Sunday, December 21, 2014

Four things parents should know about energy drinks

Teens and young adults spend an estimated $2.3B a year on energy drinks laced with caffeine and herbal stimulants. But these aggressively marketed and pricey beverages do more than clean out their wallets.

Four things parents should know about energy drinks

Aggressively marketed and pricey energy drinks do more than clean out your wallet. (AP Photo/Jack Dempsey)
Aggressively marketed and pricey energy drinks do more than clean out your wallet. (AP Photo/Jack Dempsey)

Teens and young adults spend an estimated $2.3 billion annually on energy drinks laced with caffeine and herbal stimulants. But these aggressively marketed and pricey beverages (called “drugs in a can” and “a pharmacological Molotov cocktail” by Oklahoma State University researchers in one recent report) do more than clean out their wallets.

Over 5,000 reported caffeine overdoses in recent years—46 percent in kids age 18 and younger—have been attributed to them, say University of Miami researchers in a 2011 study in the journal Pediatrics. With caffeine levels up to three to five times higher than a 12-ounce cola, these drinks may also contain rev-you-up herbal stimulants like guarana and yerba mate. Liver damage, kidney failure, respiratory disorders, agitation, seizures, psychotic problems, muscle break-down, off-rhythm heartbeats, high blood pressure, heart failure, heart attack and even death have been reported in energy drink users in Europe, the U. of Miami researchers warned. And kids taking medications for attention deficit disorders or who have diabetes or heart problems may be at extra risk.

Denmark, Sweden, Australia and Germany have partial or complete bans on their sale to kids. Last fall, Canada began requiring new warnings  and stricter caffeine limits. What’s happening in the U.S.? Here’s what parents should know:

  • The U.S. has no standard definition of an ‘energy drink.’ The Food and Drug Administration only sets caffeine levels on cola drinks, allowing energy-drink makers to pack their beverages with more. (The American Beverage Association has voluntary guidelines for caffeine limits and warning labels, but not all drink makers comply.)  Many contain even higher levels than may be listed on the label, because herbs like yerba mate also pack considerable amounts of caffeine.
  • They’re marketed aggressively to preteens and teens.  Flavors like strawberry lemonade and apple cherry and slogans like “party like a rock star!” and ‘ultimate energy rush’ are just the beginning. Energy-drink websites lure kids with come-ons about bands, athletes and celebrities. Coupons and free samples get them started.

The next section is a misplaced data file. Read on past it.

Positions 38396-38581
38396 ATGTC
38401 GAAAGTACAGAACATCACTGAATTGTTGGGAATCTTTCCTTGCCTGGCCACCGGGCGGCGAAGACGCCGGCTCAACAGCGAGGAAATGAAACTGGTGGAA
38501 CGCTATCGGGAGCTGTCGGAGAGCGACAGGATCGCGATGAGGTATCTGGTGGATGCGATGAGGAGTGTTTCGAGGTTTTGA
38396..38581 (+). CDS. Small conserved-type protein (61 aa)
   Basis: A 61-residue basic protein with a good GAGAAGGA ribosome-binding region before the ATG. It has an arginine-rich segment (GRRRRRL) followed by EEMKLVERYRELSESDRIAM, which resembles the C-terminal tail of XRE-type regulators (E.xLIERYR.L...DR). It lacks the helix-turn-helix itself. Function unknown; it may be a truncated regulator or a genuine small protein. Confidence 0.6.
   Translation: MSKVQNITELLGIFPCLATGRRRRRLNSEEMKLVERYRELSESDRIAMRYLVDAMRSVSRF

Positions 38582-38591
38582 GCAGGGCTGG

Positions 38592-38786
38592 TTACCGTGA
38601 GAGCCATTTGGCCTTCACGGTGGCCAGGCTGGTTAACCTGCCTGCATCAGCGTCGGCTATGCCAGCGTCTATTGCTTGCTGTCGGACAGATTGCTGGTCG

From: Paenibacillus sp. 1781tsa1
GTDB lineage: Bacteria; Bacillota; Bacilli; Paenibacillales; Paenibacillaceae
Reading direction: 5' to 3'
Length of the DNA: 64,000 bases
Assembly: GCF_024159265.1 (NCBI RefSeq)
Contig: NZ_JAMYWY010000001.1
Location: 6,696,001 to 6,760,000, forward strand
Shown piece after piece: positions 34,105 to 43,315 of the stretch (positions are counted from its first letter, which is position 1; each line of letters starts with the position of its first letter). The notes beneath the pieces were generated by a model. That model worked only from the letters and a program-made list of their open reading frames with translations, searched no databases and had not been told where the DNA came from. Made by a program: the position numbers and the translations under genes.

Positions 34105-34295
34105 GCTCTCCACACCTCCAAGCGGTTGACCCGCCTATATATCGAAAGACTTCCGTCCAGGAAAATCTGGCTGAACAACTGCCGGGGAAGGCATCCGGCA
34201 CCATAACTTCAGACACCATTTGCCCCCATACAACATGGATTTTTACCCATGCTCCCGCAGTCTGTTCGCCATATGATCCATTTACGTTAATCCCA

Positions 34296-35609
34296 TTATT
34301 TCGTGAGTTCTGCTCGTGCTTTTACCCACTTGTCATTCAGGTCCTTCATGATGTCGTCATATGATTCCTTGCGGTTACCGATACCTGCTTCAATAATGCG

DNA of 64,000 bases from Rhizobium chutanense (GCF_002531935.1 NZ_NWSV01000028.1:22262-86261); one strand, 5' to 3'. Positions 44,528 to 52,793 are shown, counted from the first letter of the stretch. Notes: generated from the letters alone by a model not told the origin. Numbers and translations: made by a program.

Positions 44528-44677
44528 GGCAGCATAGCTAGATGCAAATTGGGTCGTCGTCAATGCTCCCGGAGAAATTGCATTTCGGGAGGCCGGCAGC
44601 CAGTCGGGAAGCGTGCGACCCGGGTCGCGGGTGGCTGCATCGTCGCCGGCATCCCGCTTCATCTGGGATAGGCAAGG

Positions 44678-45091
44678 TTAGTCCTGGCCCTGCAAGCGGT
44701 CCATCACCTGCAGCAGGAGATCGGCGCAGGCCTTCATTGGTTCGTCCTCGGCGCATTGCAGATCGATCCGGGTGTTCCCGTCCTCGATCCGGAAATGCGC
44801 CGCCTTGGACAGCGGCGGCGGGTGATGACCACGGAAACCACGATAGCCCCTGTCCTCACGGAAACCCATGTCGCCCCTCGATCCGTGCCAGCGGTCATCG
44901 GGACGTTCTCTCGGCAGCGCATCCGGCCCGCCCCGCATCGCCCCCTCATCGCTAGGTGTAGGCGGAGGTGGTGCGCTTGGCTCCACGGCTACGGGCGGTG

• Energy drinks don’t help performance.  They made timing, coordination, alertness and concentration worse in one Oklahoma State University study of student pilots. In fact, after triggering a burst of stress hormones and feel-good brain chemicals, your energy levels plummet.
  • One can isn’t one serving. Many contain 2 or even 4 servings per can—but who (especially a thirsty teen) stops at a quarter-can? Drinking the whole thing means they’ve just downed two to four times more caffeine than they’d get from a single serving.

What can you do? Talk with your kid about the downsides of these drinks. And help them save money (energy drinks can cost $2 to $4 a can) by offering bottled water, herbal iced tea (make it at home with fruity herbal tea bags, water, and a little sugar) or seltzer with juice or a squeeze of lemon.

More coverage
 
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Can we stop worrying about kids’ sleep?

Let us know what you’re doing—and how you feel about energy drinks marketed to kids by leaving your comments here.

About this blog
Anna Nguyen Healthy Kids blog Editor
Sarah Levin Allen, Ph.D., CBIS Assistant Professor of Psychology at Philadelphia College of Osteopathic Medicine
Stephen Aronoff, M.D., M.B.A. Chair of the Department of Pediatrics at Temple University Hospital
Peter Bidey, D.O. Medical Director of Family Medicine at Philadelphia College of Osteopathic Medicine
Christopher C. Chang, MD, PhD, MBA, FAAAAI, FACAAI Associate Professor of Medicine in division of Rheumatology, Allergy and Clinical Immunology at UC Davis
Katherine K. Dahlsgaard, Ph.D. Lead Psychologist of The Anxiety Behaviors Clinic at Children's Hospital of Philadelphia
Gary A. Emmett, M.D., F.A.A.P Director of Hospital Pediatrics at TJU Hospital & Pediatrics Professor at Thomas Jefferson Univ.
Mario Cruz, M.D. Pediatrician, Associate Director of Pediatric Residency Program at St. Christopher’s Hospital for Children
Magee DeFelice, M.D. Division Chief of Allergy and Immunology at Nemours/Alfred I. duPont Hospital for Children
Hazel Guinto-Ocampo, M.D. Chief of Pediatric Emergency Services at Nemours duPont Pediatrics/Bryn Mawr Hospital
Rima Himelstein, M.D. Adolescent Medicine Specialist at Crozer-Keystone Health System
Jessica Kendorski, PhD, NCSP, BCBA-D Associate Professor in School Psychology/Applied Behavior Analysis at Philadelphia College of Osteopathic Medicine
Anita Kulick President & CEO, Educating Communities for Parenting
Janet Rosenzweig, MS, PhD, MPA VP for Programs & Research for Prevent Child Abuse America
Beth Wallace Smith, R.D. Registered Dietitian at Children's Hospital of Philadelphia
Jeanette Trella, Pharm.D Managing Director at The Poison Control Center at CHOP
W. Douglas Tynan, Ph.D., ABPP Director of Integrated Health Care for American Psychological Association
Flaura Koplin Winston, M.D., Ph.D. Scientific Director of the Children’s Hospital of Philadelphia’s Center for Injury Research and Prevention
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